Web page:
Some people in the time of Jacob of Serugh were arriving at Mass very late— just before the Eucharist. Jacob warns them that they’re missing something essential: the prayers and healing in the earlier part of the liturgy.
But you might be saying, “I will go and do whatever business I have until the consecration, and when they open the doors I will go in and receive.”
You who are wise, drive away and put out these notions from you, and allow your soul to have a care for her wounds and bind them up. Say to your soul: “O soul, full of sores, now is the time for you to receive a medicine for your wounds. Now is the time for you to pour out tears before him who binds up, and he will apply mercy to the disease that vexes thee. Now is the time when the door of the Great Physician is opened, and he will bind up at no charge; bring in your sore so that he may find a remedy for it. Now is the hour for you to lift up your voice in supplication, for now the gates on high are opened to prayers. Now is the hour when you may entreat your Creditor to come forth and cancel the note of debt that is terrifying you. Now is the hour when the Son of God is sacrificed and set forth upon the table for sinners to pardon them. Now is the hour when the doors and curtains give way, so that the sacrifice may come in and mercy go forth for sinners.”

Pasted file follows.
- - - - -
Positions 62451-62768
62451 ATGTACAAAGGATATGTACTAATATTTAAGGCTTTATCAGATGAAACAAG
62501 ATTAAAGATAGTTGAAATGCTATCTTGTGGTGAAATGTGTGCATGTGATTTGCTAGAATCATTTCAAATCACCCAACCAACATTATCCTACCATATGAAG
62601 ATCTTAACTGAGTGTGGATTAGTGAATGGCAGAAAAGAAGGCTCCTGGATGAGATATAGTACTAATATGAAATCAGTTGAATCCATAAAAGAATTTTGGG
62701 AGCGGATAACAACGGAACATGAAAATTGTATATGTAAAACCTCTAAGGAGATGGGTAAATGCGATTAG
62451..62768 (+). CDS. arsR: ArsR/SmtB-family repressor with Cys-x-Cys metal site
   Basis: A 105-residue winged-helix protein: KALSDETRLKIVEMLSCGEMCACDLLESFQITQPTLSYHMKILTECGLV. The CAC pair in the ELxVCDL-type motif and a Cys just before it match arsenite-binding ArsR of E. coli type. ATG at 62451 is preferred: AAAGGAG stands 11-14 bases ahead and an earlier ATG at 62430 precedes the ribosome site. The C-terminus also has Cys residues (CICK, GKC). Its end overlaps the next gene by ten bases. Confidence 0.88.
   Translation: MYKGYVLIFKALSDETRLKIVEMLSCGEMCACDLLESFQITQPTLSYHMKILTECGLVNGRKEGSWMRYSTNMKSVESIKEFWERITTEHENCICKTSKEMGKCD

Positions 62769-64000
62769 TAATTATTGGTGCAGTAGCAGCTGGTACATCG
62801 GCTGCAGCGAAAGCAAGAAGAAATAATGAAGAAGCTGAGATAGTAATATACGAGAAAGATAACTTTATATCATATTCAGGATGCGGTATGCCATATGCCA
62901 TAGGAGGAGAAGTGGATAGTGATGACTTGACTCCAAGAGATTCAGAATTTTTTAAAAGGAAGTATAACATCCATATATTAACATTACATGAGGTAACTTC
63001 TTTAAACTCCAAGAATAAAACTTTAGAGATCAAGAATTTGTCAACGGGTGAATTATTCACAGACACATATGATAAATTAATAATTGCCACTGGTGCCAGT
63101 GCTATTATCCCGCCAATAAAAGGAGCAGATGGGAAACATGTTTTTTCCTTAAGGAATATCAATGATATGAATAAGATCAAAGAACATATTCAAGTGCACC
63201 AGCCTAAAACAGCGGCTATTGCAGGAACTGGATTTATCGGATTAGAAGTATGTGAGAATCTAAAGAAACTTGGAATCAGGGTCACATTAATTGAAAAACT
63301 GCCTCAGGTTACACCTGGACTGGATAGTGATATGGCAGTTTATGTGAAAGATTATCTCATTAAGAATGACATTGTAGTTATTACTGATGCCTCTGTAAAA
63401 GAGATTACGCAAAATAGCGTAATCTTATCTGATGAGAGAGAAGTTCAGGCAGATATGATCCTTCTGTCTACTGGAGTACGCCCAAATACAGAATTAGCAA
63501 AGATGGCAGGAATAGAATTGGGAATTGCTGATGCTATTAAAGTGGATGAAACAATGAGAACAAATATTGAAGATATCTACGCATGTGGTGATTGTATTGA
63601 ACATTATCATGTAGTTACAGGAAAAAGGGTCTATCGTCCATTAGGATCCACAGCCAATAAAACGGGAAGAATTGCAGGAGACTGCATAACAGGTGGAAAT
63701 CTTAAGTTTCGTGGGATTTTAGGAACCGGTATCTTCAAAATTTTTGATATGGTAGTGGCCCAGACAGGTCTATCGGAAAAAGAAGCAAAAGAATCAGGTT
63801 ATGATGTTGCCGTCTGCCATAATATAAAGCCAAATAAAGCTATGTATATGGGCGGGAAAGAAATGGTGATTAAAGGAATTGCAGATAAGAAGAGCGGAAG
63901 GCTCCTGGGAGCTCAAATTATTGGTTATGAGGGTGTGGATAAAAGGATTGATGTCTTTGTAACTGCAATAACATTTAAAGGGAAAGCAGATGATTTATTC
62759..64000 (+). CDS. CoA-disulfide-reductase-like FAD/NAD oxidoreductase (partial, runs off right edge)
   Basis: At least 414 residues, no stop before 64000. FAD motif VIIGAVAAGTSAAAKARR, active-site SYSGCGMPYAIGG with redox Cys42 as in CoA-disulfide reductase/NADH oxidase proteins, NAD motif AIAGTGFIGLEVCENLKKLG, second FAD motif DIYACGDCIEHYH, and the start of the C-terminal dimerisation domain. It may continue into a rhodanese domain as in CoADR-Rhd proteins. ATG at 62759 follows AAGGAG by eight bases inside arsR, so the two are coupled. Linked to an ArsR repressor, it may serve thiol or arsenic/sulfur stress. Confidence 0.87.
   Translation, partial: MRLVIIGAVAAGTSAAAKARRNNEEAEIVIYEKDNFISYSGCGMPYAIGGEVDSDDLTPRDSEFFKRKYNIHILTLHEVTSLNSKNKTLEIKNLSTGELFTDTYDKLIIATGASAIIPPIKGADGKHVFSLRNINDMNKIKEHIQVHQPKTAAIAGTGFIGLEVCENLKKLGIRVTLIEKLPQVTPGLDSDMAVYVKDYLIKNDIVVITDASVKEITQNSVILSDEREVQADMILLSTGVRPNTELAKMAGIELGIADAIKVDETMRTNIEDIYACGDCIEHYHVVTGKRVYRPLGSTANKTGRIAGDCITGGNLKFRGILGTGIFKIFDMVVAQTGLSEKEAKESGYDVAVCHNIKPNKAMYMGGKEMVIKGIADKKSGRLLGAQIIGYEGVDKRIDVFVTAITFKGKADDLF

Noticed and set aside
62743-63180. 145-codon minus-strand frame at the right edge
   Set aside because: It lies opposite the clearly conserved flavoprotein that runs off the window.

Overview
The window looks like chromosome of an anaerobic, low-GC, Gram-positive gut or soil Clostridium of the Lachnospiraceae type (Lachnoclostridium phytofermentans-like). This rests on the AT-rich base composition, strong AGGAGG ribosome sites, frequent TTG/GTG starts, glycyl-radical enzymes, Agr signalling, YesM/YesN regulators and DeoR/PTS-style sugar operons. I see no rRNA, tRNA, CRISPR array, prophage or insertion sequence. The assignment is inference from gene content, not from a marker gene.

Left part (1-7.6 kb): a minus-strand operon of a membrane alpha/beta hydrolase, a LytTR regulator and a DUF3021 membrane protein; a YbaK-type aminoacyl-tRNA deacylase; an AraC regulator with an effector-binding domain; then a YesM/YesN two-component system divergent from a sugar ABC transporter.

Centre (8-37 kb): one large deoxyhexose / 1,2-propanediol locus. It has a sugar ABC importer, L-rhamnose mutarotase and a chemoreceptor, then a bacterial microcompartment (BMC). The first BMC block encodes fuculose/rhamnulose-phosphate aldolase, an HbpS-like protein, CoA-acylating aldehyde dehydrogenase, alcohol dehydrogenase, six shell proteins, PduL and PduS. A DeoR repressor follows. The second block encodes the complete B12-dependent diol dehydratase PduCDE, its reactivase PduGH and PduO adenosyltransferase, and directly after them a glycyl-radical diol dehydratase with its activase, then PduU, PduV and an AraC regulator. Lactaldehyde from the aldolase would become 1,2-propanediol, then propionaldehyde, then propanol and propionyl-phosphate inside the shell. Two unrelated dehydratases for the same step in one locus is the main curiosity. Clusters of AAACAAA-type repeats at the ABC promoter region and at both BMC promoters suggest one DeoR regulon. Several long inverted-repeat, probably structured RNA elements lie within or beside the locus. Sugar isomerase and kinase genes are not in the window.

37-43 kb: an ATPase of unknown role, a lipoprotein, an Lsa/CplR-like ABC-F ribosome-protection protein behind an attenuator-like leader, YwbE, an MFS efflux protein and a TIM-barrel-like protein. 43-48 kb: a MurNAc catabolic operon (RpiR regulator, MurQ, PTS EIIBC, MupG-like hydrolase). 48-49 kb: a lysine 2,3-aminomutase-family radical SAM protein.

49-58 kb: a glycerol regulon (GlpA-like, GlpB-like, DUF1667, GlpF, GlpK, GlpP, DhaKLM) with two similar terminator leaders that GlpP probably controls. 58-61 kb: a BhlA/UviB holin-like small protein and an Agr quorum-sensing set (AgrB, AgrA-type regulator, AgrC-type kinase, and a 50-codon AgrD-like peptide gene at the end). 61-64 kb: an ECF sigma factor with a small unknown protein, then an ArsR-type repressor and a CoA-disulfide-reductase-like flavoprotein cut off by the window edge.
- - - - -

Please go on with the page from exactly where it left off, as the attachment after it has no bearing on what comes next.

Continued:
–Jacob of Serugh, On the Reception of the Holy Mysteries, 655-657
Am I usually on time to Mass? Or do I usually miss part of it?
Father and eternal King, Creator of the universe, receive me when I come to your church, and make me perfectly worthy of your grace.
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